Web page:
Promises and Pie Crust

Matthew 5:37

Let what you say be simply ‘Yes’ or ‘No’; anything more than this comes from evil.

Matthew Chapter 5 is Christ’s Sermon on the Mount, in which Jesus simply spells out how to live a righteous and Godly life.  I have already written a post about this historic oracle and will have more to write in the future.

Today’s post will cover the simple truth Christ has given us in this one verse.

Let what you say be simply ‘Yes’ or ‘No’; anything more than this comes from evil.

In verses 33 thru 36, Christ tells us not to swear or make an oath, and verse 37 tells us to simply answer yes or no.  Keep it simple stupid.  If you’re righteous and live righteously, the truth is what comes out and therefore yes and no will suffice.

But why not take an oath or swear by some other person, place of thing?

You’ve heard the phrases: “Promises are made to be broken.”?  When I thought of this phrase I decided to try and find out where it originated.  I learn by delving into my own questions.  What I learn may not serve an immediate purpose, but it may come in handy some day when I’m watching Jeopardy.

The original phrase traces back to 1681 and a piece of literature titled, Heraclitus ridens redivivus, written by Thomas Brown.  Here is the excerpt:

He makes no more of breaking Acts of Parliament, than if they were like promises and pie crust, made to be broken…

Jonathan Swift then popularized the expression in his book, Polite Conversations:

…promises and pie crust are made to be broken…

This is what Christ is telling us 1700 years before Thomas Brown first penned the words.

Man is flawed and imperfect.  Our nature is for self-preservation and we will say, with the best of intentions, whatever can keep us safe and comfortable.  Man is not as smart as we think.  We do not have a complete understanding of most things in life, much less all things in life.  We will always fall short of some expectations and so to swear to God, or heaven, or earth, or our children, or our souls, is just setting ourselves up to fail.

To swear, take oaths and make elaborate promises demonstrates a lack of faith and trust in ourselves and each other.  When one may ask us, did you do this or will you do that, a yes or no is enough.  But in order to convince ourselves and others, and alleviate skepticism, we swear an oath.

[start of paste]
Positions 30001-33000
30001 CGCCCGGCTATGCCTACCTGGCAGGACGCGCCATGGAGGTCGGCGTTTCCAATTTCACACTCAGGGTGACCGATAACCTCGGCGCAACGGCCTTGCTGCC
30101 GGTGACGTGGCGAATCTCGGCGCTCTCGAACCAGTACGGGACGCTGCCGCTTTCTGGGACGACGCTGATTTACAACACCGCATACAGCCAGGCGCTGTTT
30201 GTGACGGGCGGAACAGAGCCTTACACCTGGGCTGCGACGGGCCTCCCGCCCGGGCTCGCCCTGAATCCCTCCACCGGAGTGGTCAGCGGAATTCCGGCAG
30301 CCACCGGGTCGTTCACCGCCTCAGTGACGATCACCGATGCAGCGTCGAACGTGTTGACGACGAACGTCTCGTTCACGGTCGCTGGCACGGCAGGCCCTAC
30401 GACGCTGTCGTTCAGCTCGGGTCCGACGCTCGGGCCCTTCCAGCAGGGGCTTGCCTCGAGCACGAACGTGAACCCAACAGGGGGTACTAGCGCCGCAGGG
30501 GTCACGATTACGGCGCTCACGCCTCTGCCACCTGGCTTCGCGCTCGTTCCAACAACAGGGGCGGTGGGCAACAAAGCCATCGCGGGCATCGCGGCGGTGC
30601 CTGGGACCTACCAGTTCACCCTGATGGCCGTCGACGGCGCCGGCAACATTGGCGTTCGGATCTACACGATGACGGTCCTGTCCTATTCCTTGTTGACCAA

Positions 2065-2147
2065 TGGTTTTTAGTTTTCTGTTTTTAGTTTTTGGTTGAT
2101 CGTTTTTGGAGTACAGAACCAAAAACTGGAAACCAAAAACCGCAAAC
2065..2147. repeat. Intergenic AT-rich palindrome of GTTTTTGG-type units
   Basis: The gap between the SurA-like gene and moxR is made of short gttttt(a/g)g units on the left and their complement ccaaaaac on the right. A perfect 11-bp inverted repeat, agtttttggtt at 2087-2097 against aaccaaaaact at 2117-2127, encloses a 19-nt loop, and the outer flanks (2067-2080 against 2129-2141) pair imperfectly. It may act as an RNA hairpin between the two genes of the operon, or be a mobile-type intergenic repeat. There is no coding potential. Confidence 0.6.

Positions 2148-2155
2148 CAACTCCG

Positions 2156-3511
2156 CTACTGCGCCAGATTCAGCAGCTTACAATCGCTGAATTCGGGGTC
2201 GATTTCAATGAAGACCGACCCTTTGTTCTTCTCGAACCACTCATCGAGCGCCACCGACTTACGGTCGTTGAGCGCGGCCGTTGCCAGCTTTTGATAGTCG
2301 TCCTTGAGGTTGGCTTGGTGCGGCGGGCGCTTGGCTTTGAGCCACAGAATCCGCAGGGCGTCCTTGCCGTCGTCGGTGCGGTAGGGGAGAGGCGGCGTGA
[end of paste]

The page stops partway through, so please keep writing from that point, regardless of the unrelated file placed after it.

What do we swear to? Not our house or our car, not to worldly possessions.  We swear to spiritual things, like God, heaven or the souls of our children, parents, or ourselves.  This is done to convince others of our truthfulness.  But is shows a lack of respect and a lack of faith in the spirit.

As we swear these oaths on our spiritual world, they become less meaningful until we willing use them as a manner of deceit.  We say anything to get out of a jam.  Our words become meaningless and righteousness is lost.

So when asked about a task or a request, a simple yes or no is all you need to say.  Ideally we should be truthful and honest in all we do and our word is our oath.  The elaborate oaths are just pomp and circumstance that leads to failure and deceit.

© Otis P Smith and About the Groove, 2019. Unauthorized use and/or duplication of this material without express and written permission from this blog’s author and/or owner is strictly prohibited. Excerpts and links may be used, provided that full and clear credit is given to Otis P Smith and About the Groove with appropriate and specific direction to the original content.

Leave a Reply

Fill in your details below or click an icon to log in:

WordPress.com Logo

You are commenting using your WordPress.com account. Log Out /  Change )

Google photo

You are commenting using your Google account. Log Out /  Change )

Twitter picture

You are commenting using your Twitter account. Log Out /  Change )

Facebook photo

You are commenting using your Facebook account. Log Out /  Change )

Connecting to %s